This does not mean that once the real wage equals the one expected by the worker corruption is wholly eradicated. Instead, it is a matter of using wage-increasing policies to reduce the motivation to compensate for the lack of desired reasonable income with corruption. Corruption will not disappear even with very high incomes if the bribe is appropriately high and the penalties low. Increasing the current salaries to this "fair" wage would not eradicate corruption but reduce its opportunities (Mahmood 2005). Once the "fair" wage is achieved, a civil servant would still be motivated to participate in corrupt acts as their income stays low, albeit sufficient to cover most life expenditures (Van Rijckeghem and Weder 1997).
In the case of housing, the bribery of government officials by developers for construction permits is a situation that could benefit from policies targeting the attainment of a “fair wage.” By reducing the motivational incentives to act corruptly, one could decrease the transaction costs surrounding the acquisition of construction permits, which could in turn reduce the final sales price of real estate.
Wage policies targeting underpaid workers could positively affect both the population's living standards and corruption levels. It is not measurable at which level of income corruption would be eradicated, nor is it required. Other policies can reduce corruption by increasing the penalties for higher-level corruption, decreasing corruption opportunities with fully automated processes for certain government agencies.
One of the more successful attempts in Azerbaijan is the Azerbaijani Service and Assessment Network (ASAN), in place since 2012. To some extent, ASAN did fulfill its promises as it promoted better transparency for state agencies and helped with the heavy bureaucracy by simplifying specific government procedures (Oxford, Blavatnik School of Government, [U3] [FN4] [FN5] 2017). However, ASAN did not help reduce petty corruption, which is not surprising given the low wages level.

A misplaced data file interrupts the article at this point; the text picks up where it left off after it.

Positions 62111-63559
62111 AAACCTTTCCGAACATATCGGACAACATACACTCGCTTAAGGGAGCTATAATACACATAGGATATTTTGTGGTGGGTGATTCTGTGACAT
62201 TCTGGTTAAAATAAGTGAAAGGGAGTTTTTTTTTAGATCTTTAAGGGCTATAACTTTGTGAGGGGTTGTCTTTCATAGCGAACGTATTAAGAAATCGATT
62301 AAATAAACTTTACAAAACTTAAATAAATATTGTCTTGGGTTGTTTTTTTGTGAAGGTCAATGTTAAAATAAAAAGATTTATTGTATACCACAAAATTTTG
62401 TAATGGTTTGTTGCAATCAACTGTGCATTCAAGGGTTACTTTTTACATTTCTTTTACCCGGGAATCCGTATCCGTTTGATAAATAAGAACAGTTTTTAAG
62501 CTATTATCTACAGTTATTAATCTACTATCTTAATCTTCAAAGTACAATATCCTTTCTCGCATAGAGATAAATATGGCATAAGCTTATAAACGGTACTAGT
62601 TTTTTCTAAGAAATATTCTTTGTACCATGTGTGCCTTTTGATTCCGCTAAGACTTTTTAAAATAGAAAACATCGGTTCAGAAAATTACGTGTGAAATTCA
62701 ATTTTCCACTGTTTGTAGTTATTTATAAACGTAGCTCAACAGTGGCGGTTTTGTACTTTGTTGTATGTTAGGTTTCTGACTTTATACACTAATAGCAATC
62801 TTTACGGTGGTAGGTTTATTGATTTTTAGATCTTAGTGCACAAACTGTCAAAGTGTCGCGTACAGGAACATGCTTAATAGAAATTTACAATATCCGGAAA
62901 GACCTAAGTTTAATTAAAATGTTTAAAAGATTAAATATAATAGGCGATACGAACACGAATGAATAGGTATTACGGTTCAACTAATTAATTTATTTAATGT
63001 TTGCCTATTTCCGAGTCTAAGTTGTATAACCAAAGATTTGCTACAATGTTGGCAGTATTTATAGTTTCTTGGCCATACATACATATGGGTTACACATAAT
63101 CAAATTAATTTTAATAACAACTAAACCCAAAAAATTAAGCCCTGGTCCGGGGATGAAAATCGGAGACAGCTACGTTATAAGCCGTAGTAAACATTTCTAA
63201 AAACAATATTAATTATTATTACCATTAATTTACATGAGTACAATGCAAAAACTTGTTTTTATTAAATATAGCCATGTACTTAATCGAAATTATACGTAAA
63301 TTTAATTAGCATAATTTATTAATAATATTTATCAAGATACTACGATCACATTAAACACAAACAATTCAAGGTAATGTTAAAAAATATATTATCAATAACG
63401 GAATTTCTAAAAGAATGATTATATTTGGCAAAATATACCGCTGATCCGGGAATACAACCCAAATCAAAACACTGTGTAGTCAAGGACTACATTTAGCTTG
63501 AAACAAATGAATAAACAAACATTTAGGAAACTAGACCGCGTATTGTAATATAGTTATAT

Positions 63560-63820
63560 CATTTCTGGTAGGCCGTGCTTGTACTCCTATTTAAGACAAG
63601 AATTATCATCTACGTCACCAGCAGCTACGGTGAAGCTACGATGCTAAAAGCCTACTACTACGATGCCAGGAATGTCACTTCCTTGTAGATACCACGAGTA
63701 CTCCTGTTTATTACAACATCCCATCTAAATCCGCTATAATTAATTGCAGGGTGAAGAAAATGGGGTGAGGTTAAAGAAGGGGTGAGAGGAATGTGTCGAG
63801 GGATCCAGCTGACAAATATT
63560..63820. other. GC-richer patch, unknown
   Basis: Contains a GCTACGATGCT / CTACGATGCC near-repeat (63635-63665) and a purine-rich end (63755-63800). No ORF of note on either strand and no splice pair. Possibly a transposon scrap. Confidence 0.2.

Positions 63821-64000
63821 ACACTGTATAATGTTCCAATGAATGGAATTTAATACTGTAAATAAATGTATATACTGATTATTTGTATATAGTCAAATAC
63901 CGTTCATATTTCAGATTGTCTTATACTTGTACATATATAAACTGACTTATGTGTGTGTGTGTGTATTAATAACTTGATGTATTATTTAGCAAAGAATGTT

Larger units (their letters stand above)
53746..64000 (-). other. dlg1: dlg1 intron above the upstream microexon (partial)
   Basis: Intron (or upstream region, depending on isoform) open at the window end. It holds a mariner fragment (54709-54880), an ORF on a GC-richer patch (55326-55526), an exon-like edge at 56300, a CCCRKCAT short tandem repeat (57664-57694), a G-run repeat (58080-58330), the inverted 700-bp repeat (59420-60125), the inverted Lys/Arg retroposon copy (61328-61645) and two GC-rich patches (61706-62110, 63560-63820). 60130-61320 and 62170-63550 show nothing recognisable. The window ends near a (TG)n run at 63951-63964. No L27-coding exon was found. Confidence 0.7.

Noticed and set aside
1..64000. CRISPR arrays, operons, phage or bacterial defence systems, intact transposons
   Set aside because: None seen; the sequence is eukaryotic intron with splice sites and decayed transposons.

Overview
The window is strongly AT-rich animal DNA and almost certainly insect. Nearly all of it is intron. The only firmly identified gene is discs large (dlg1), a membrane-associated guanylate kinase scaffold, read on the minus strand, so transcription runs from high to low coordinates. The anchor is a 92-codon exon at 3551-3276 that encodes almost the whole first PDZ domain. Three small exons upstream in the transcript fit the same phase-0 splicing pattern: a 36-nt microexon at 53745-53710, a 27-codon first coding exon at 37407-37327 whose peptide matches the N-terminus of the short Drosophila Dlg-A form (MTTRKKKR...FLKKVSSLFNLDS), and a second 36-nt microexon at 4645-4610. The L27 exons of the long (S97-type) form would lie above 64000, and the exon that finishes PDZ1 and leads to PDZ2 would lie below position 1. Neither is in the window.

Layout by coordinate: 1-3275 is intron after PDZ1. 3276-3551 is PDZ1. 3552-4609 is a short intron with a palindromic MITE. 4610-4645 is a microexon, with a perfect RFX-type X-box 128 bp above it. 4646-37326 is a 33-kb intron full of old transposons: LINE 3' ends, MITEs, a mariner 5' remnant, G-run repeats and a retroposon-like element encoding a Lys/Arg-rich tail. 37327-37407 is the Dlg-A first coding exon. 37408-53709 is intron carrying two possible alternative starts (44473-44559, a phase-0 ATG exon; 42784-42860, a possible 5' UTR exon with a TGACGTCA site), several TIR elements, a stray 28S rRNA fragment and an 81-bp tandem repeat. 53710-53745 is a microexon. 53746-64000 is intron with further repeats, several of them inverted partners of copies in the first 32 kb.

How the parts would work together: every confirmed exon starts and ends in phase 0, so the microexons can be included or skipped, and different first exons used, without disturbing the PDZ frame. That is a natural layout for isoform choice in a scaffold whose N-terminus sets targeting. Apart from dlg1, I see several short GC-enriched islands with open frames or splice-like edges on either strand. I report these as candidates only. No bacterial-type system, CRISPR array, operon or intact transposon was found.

It is worth noting that an increase in penalties for low-level corruption, such as those discussed previously in low-income segments of the population, will not amount to the expected results. A zero-tolerance policy, such as the one implemented in Singapore, would not address low wages' underlying issue. Instead, a more proactive solution would be to increase social welfare to decrease the motivation of lower-income workers to be corrupt.
Furthermore, after a certain threshold, increased wages do not have the intended effects on petty corruption. Such was the case for the Ghanaian government in its 2010 attempts at decreasing low-level corruption on its roads by increasing the salaries of the police officers. The incidence of corruption was not reduced despite the increase. Instead, the police officers put more effort into taking bribes, thus reducing the number of bribes but increasing the average amount of money taken per bribe (Foltz and Opoku-Agyemang 2015).
This does not invalidate other research that shows the negative relation between high-level political corruption and civil service salaries. The factors motivating the corruption differ, but as in the case of political corruption, those who offer bribes can adjust their offer to a higher price once they are notified of the salary increase of the public servant.
As a result, the average household cannot afford its monthly expenditures and is unable to save towards a future housing purchase. Given the current household budget statistics, the average household does not have access to housing finances, be it credit or mortgage.
As of now, the government's priorities are turned towards the resettlement of the IDPs, so why are we publishing this today? The inequalities discussed here are even more prevalent for these vulnerable groups which is why it makes it an even more important issue to take care of.